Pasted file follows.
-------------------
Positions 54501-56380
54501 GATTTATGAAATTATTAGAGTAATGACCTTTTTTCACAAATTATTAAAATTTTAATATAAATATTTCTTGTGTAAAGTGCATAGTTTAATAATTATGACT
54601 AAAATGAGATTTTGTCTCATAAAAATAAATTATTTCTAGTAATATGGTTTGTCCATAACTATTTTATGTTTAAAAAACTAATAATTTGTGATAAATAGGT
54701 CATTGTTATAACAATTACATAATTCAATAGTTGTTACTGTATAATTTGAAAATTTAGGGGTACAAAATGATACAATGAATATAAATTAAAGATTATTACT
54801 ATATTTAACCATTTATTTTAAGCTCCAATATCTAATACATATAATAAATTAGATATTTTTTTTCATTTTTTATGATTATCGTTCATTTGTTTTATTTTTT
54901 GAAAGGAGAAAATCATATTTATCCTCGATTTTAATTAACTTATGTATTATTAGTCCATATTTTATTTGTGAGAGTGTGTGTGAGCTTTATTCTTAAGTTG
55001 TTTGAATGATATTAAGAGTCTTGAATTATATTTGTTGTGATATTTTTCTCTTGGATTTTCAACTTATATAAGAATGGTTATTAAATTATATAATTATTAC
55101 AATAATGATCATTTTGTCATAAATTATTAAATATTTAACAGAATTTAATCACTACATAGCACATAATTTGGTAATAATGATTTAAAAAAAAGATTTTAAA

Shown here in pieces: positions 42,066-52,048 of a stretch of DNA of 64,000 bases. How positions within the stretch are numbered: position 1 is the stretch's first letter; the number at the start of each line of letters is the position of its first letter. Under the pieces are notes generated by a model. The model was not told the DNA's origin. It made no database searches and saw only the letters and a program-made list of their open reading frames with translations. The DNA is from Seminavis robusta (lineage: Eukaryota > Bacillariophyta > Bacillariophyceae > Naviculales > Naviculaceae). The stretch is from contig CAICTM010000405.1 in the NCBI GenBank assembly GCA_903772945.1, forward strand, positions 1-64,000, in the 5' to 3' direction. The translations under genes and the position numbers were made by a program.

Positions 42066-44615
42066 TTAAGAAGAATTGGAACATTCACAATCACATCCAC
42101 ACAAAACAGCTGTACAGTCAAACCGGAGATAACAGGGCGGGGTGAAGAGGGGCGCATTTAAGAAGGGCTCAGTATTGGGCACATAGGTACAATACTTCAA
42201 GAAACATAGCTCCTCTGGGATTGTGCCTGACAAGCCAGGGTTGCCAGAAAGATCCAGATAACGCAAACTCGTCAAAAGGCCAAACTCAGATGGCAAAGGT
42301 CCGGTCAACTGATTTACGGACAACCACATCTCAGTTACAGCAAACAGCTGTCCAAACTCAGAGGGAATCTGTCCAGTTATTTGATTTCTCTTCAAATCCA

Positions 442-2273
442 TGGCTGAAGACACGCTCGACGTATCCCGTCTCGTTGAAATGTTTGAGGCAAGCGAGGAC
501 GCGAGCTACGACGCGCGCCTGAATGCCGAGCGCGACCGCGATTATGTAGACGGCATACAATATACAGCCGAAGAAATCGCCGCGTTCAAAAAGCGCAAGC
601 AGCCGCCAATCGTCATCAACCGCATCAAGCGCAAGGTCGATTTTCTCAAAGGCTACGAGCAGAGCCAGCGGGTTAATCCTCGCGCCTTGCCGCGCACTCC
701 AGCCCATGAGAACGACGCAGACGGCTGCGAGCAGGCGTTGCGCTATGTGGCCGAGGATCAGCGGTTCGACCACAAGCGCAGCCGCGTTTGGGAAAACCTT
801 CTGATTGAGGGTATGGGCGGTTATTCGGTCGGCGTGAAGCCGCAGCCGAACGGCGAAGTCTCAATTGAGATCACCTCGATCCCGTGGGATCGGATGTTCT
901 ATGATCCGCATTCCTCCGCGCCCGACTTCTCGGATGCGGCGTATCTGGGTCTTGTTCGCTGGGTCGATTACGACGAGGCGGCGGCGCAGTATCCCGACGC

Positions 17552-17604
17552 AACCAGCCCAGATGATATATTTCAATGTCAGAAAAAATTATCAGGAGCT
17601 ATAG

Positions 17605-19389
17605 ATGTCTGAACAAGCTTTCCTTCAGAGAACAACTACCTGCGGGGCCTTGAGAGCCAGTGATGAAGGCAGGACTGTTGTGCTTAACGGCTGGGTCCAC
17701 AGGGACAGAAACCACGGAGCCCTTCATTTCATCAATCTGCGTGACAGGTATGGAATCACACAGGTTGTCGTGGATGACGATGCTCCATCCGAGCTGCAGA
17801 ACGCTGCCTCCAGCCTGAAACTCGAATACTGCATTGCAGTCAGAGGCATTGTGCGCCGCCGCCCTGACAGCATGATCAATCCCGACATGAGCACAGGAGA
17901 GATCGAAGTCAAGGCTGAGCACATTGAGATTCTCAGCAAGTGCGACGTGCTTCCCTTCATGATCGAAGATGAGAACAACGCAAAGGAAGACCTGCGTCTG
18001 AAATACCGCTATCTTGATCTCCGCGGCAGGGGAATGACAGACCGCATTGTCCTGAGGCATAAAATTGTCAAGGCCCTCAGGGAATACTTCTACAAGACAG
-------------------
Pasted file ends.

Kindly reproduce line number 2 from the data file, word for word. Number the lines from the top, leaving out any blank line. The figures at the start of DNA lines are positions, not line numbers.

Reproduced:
54501 GATTTATGAAATTATTAGAGTAATGACCTTTTTTCACAAATTATTAAAATTTTAATATAAATATTTCTTGTGTAAAGTGCATAGTTTAATAATTATGACT